Holiday Image with a Laughing KookaburraThis week I am just doing a short blog and taking a few weeks off – been blogging for 5 years without missing a week, and am updating to a better computer. As great as it is to get a new computer, it is hard not to anticipate some issues! This beautiful bird is a Laughing Kookaburra whose image was taken at the St. Augustine Alligator Farm. Basically this image used my regular workflow for painted birds. Used Topaz (see my Tidbits Blog sidebar for website link) ReMask 5 to separate him out from his background and then applying the resulting layer mask. In Photoshop my own Corel Painter texture was placed below. In this case the texture was duplicated and set to Vivid Light blend mode. (The halftone effect was painted on a separate layer in PS when creating the texture.) In the Layer Style dialog (double click on the layer), the Blend If This Layer’s Black tab was split (ALT+drag apart) and set to 0/94, and the Underlying Layer White Tab was split and set to 84/129. The bird was painted above blending the edges of the texture into his feathers. An Exposure Adjustment Layer was used to enhance the eye before painting it. The nice Christmas greeting is a freebie from a scrapbook site using G&T Designs Card Topper 02. On a stamped layer (CTRL+ALT+SHIFT+E), Nik’s Color Effects Pro 4 plug-in was opened and 4 filters were added – Cross Processing, Levels & Curves, Graduated Neutral Density, and Classical Soft Focus. My free SJ Snow 2 Overlay was placed on top and set to 45% layer opacity. Nik Viveza 2 was used to adjust the focal point. And obviously some clean up was done.

Hope everyone has a Merry Christmas and Happy New Year! …..Digital Lady Syd


DIGITAL LADY SYD REVIEWS TOPAZ TEXTURE EFFECTS

Image of the Oldest Wooden Schoolhouse in AmericaI finally got a chance to review the newest plug-in from Topaz (see sidebar at my Tidbits Blog for website link) called Texture Effects. The image of the oldest wooden schoolhouse in American was taken at St. Augustine, Florida. I really loved the way the plug-in added a soft pastel effect to the image. This was my second attempt at using this new plug-in and I really loved the effect. See Image 1 info at end of blog for post-processing and preset settings for this image. This preset was uploaded to the Community – to find it, just login to the Topaz site, click on the Browse icon on top right, and search for SJ in the empty field – it is called SJ Soft Pastel Effect.

As most of my blog followers know, I am a big fan of Topaz – they produce some of the most creative plug-ins that can be found in this highly competitive field. Once again Texture Effects is a great creative venture and since textures have been “all-the-rage” for the last several years, this fills a really nice niche for us Photoshop creatives! Topaz says there are 275 high resolution textures, borders and light leaks and seven collections (Earthy, Ethereal, Gritty Grunge, Lo-Fi, Pop Grunge, Soft Grunge and Vintage) with over 160 customizable effects.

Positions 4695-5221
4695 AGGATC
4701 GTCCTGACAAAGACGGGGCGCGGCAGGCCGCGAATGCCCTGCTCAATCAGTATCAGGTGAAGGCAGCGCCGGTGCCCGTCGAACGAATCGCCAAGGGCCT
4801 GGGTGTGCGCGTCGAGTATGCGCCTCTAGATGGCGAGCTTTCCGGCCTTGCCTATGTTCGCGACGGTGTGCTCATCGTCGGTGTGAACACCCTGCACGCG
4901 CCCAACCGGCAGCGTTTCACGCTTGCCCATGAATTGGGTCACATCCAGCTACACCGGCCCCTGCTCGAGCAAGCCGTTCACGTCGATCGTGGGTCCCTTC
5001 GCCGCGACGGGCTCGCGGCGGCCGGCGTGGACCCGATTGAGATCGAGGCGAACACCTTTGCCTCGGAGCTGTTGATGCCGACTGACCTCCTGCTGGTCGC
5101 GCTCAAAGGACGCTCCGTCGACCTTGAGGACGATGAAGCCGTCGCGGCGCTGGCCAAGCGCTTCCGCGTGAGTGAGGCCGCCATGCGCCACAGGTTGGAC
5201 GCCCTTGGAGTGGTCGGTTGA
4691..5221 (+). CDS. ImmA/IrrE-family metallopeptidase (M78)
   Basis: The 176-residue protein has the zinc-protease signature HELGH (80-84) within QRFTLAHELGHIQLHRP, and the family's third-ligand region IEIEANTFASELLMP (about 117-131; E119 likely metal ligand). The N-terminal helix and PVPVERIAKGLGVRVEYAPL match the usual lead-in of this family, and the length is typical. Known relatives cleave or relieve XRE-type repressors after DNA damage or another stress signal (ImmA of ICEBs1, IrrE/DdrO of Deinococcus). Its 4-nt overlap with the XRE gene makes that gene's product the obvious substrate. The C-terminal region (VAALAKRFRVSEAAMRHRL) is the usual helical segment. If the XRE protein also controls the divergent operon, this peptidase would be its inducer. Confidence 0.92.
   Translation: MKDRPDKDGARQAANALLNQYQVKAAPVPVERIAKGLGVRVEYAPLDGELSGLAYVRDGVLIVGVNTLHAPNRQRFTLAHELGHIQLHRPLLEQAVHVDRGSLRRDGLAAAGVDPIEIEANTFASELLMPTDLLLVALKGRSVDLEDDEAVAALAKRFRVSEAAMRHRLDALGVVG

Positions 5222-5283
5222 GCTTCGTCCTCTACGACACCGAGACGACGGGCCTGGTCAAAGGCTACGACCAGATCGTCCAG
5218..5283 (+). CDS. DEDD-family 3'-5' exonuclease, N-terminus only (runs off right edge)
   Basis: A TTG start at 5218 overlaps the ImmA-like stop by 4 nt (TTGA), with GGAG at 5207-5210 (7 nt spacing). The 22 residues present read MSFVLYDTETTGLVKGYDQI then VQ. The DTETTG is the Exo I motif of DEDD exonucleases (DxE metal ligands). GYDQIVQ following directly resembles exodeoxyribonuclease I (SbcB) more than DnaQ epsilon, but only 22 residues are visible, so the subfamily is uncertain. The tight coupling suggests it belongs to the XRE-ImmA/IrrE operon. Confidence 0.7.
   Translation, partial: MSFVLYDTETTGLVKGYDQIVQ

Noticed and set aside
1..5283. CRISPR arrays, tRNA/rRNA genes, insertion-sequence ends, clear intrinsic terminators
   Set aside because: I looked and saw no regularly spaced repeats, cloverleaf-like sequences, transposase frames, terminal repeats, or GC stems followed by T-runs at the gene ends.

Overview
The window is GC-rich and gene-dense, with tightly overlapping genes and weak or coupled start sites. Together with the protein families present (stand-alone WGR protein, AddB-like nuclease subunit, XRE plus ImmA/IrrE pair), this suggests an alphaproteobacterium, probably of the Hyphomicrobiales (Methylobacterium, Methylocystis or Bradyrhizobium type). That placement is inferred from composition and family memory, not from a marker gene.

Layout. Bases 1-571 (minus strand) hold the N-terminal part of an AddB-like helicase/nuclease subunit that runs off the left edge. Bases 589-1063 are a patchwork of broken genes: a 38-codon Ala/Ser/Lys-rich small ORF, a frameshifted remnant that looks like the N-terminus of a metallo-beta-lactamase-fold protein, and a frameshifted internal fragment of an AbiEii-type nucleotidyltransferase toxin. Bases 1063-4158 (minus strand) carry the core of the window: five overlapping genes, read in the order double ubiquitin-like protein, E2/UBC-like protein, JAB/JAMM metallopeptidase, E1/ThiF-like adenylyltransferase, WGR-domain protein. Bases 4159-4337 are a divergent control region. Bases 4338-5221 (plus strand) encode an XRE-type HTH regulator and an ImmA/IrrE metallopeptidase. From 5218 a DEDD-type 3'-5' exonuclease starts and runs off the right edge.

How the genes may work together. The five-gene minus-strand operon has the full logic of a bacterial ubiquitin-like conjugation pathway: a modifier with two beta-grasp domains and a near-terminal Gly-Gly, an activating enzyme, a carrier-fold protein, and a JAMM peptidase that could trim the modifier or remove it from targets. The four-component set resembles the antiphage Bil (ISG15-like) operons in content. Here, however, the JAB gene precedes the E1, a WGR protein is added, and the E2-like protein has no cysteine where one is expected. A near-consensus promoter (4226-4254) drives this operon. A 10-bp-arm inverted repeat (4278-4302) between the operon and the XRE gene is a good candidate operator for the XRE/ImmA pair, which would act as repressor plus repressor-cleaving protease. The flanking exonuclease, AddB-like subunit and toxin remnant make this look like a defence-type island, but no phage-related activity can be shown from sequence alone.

Image of a Tricolored Ginger Plant
The image of the Tricolored Ginger Plant above shows a pretty standard result to expect with this plug-in right “out of the box.” The Distressed Contrast preset was applied and only an additional Border section was added to the preset. I really love the vintage illustrative effect that was created rather quickly. By adding sections like the Dust/Scratches, Light Leaks, and some of the Border options, a definite vintage flavor can be achieved. But it does not have to have a vintage feel. For more info on the above, check out Image 2 at end of blog.

Image of a Swinging Chair in St. Augustine, FloridaThis Cottage Garden shop image (no website link could be found) on King George Street in the old historic district of St. Augustine, Florida is a bit more realistic. The same preset was used as on the first image but with some tweaks. See Image 3 for post-processing details and changes to the preset.

What I Like About Topaz Texture Effects

  1. It is pretty cool to be able to download other people’s presets to see how they put their effects together, even though I do not like to access the Cloud info.
  2. Totally love the fact that an effect can be started from scratch and there are various effects that can be combined – you do not even have to use a texture!
  3. Love that textures that I already own can be added to my images. Also light leaks, dust/scratches, and borders can be added. More on this below.
  4. It is great that there is a mask for most sections provided so the individual effects can be localized. A section can added several times to a stack, so if you want two different Light Leaks, for example, two different Light Leak sections can be chosen with totally different settings.

What I Don’t Like About Topaz Texture Effects

  1. Don’t like logging into their Cloud each time to see all the other effects, and it seems I have to manually do this as it does not remember me even though the box is checked. . On the positive side, they have included a nice selection of their own presets to use so logging in is not always necessary. It can take a while to populate the presets once the Browse icon is clicked since the default is to load both the Community and Local presets – that’s a lot of presets!
  2. Wish more than one Spot could be added in the mask areas. I know, use the brush in the masks – just would be a nice to have. And wish a section could be dragged up and down without losing the layer mask previously created.
  3. Wish the black and white drops that change the paint color on the mask brush could be connected to a short cut key like X that Photoshop uses to switch between foreground and background color. It would make it much faster to paint in ore remove an effect in the mask.